created by Mim Baker
Orchard Hill Elementary
Introduction | The Task | The Process & Resources | Conclusion | HyperText Dictionary
Picture this: you and a team of learners are presented with the task of describing an elephant. But instead of looking to an encyclopedia or a zoo exhibit, you are each blindfolded and guided to a real elephant. Each of you touches a different part of the animal: one, the soft and delicate tip of the elephant's trunk; another, the hard tusk of ivory; and a third, the wrinkled hide around the elephant's belly.
Based upon what each of you learned, one thinks an elephant is smooth and soft, another would say an elephant is smooth and hard, while the last would conclude that elephants are rough and soft. What's the truth? When we study complex topics, we are often like the elephant examiners: there's usually a lot more to a topic that we don't learn about after only a quick exploration.
This is particularly true when we use the Internet for our research because many people post their personal opinions or only know a sliver of the whole story. In the following WebQuest, you will use the power of teamwork and the abundant resources on the Internet to learn all about Colonial America. Each person on your team will learn one piece of the puzzle and then you will come together to get a better understanding of the topic.
In this WebQuest you will be working together with a group of students in class. Each group will answer the Task or Quest(ion). As a member of the group you will explore Webpages from people all over the world who care about Colonial America. Because these are real Webpages we're tapping into, not things made just for schools, the reading level might challenge you. Feel free to use the online Webster dictionary or one in your classroom.
You'll begin with everyone in your group getting some background before dividing into roles where people on your team become experts on one part of the topic.
Use the Internet information linked below to answer the basic questions of who? what? where? when? why? and how? Be creative in exploring the information so that you answer these questions as fully and insightfully as you can.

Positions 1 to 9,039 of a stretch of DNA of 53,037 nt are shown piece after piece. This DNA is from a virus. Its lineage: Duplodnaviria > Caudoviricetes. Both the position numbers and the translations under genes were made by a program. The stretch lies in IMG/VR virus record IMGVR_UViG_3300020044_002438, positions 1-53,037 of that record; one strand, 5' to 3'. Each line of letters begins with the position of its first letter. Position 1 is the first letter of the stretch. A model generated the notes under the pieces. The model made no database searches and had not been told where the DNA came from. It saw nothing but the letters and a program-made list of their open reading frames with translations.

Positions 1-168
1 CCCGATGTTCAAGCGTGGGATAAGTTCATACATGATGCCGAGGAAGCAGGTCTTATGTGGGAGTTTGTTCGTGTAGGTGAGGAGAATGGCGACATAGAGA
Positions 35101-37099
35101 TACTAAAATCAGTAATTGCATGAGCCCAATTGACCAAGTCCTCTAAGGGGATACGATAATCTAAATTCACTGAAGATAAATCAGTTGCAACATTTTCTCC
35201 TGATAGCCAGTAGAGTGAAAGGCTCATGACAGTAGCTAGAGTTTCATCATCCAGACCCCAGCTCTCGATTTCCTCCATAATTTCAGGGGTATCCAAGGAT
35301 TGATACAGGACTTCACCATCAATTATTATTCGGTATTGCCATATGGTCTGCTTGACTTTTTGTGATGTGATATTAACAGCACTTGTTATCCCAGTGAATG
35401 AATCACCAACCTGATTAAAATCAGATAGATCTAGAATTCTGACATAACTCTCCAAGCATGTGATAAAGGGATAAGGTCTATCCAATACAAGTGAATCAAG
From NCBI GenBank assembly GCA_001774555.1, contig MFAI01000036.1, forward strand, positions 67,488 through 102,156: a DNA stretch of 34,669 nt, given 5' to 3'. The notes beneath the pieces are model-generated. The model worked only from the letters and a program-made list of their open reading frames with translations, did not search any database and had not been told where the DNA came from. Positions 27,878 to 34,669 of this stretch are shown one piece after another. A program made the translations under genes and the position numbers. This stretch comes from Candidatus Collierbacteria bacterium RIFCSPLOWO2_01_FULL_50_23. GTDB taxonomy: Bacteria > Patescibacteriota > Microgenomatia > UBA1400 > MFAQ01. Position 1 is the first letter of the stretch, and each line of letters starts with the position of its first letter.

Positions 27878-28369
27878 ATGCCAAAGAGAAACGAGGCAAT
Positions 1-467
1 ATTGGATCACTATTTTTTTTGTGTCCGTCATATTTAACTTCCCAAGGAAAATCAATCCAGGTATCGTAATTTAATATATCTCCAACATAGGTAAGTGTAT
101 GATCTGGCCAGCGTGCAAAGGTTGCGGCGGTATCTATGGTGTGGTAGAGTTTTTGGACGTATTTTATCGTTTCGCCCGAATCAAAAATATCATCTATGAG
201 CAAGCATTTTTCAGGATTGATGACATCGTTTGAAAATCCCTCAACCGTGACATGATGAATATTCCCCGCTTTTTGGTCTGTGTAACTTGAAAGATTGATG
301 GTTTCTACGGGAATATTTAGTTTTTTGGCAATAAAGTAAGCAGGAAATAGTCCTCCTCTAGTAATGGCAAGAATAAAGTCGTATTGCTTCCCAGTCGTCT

- Children in Colonial America - Skim down to ?Resources? and click on Leisure Times and Games, Education for Boys and Girls, Historic Trades, or Food.
- The Colonial Period - You will find information about the land, climate, jobs, and people.
- Liberty Perspectives: Daily Life in the Colonies - Click on the objects in the picture. Learn about daily life in the Middle Colonies.
- Christmas Customs - Find out what Christmas customs people had in colonial Virginia.
- Life in Connecticut - View the pictures and information about life in Connecticut in the 1770's. Find out who Noah Webster was. View the pictures and information about life in Connecticut in the 1770's. Find out who Noah Webster was.
- Creating a Colony in the New Land - View photos of actual sites, see examples of clothes worn by colonists, read information to help you answer your questions.
1. Individuals or pairs from your larger WebQuest team will explore one of the roles below.
2. Read through the files linked to your group. If you print out the files, underline the passages that you feel are the most important. If you look at the files on the computer, copy sections you feel are important by dragging the mouse across the passage and copying / pasting it into a word processor or other writing software.